Recently, I took care of a toddler who needed to be sent to an ER. At the time, there had been an active measles exposure in our area. Measles is one of the most contagious pathogens.  Before the measles vaccine was introduced in 1963, measles epidemics every two to three years killed an estimated 500 children per year in the U.S.

As part of the history, I asked the toddler’s mother about the child’s vaccination status. She told me that her children had not had vaccines since the Covid-19 pandemic began, including measles. As she told me, she seemed as though she was bracing herself. She told me she had lost trust in many of the recommendations from the medical community. I pulled up a chair, took a few moments, and gently explained my concerns in this setting specifically with measles, focusing on her child. This mother teared up. She thanked me for giving her specific information and for not condemning her choices. She told me I had helped her build some trust. It was a very personal interaction. 

Measles makes most pediatricians sweat because it significantly affects unimmunized pediatric patients. For every 1000 children who get measles, one to two will die, and one will get brain swelling that can leave a child intellectually impaired. One in 20 children with measles will get pneumonia. It is simply not one of those diseases that we pediatricians want to see “run its natural course.” We might be more sensitive to it in Philly. Our city has a history: In 1991, measles tore through two Philly churches whose congregants didn’t believe in doctors or immunizations and refused all medical treatment. Six children in these two small churches died that year, and three other children from outside the churches also tragically lost their lives.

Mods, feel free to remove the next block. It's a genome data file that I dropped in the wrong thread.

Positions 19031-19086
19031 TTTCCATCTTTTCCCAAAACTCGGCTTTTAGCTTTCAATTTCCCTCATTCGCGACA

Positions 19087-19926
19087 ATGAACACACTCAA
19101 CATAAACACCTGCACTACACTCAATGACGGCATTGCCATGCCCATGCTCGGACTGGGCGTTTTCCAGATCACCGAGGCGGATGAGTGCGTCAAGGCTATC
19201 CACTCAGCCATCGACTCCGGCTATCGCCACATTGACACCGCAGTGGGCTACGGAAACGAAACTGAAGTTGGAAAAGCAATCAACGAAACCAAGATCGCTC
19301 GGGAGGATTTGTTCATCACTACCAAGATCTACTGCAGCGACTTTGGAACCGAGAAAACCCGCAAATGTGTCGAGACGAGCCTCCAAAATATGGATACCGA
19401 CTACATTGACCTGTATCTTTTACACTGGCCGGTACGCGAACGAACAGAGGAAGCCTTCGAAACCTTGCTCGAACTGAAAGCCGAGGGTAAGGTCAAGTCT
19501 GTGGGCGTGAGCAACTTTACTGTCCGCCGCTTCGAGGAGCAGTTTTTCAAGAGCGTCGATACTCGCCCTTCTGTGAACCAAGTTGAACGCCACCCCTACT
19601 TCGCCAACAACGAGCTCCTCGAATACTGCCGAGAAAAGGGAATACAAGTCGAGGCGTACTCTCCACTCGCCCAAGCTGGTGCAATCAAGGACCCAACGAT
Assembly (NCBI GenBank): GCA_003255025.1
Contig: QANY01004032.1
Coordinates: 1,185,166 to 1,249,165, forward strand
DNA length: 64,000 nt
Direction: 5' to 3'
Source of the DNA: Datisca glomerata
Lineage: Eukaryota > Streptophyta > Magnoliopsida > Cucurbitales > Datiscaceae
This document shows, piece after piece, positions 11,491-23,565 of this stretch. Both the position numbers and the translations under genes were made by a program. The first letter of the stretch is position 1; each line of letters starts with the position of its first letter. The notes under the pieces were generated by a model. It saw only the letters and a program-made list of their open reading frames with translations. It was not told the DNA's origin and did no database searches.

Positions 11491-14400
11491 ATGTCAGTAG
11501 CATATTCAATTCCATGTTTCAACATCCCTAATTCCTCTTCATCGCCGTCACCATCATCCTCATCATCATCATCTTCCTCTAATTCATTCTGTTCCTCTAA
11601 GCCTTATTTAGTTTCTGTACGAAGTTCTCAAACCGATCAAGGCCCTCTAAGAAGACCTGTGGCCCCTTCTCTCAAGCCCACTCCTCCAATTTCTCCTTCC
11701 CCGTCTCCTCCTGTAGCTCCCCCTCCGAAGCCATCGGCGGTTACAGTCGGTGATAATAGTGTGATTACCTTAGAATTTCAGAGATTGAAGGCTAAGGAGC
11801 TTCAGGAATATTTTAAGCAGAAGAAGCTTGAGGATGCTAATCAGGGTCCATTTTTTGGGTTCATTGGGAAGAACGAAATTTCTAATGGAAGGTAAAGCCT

The measles vaccine is typically given at age 12 months and again at age four to six. Once vaccinated, people have a 95% protection rate, even in outbreaks. The problem is that children under 12 months have no protection, and are highly susceptible, due to age. And unvaccinated children over 12 months have the same risk. Higher concentrations of those unvaccinated against measles will invariably lead to outbreaks. 

That is how the ‘91 Philly outbreak happened.  Philly had a population of those who were not vaccinated, and given its highly contagious nature, measles spread outside of that population. The percentage of children who completed their first dose of the measles vaccine was 83% last year, an increase since the losses during the pandemic years, but still much lower than the 86% achieved in 2019. When we have lower rates, measles can take hold, as it did in Philly in 1991. 

It’s no secret that fewer than 45% of Americans trust what the CDC says about Covid-19. School closures, mandatory masks, and missteps on natural immunity and vaccination wore them out. You cannot pretend that a bump in myocarditis is not a big deal and expect that parents will not notice. 

Among parents, their medical choices echoing this distrust is more startling.  

Under age five, only 13% of American parents have chosen to give their child even one dose of the Covid-19 vaccination—despite the CDC and the American Academy of Pediatrics (AAP) recommending Covid-19 vaccination for all children over six months. For the age 5-11 crowd, the number is under 40%. American parents are not listening to the medical establishment regarding Covid-19.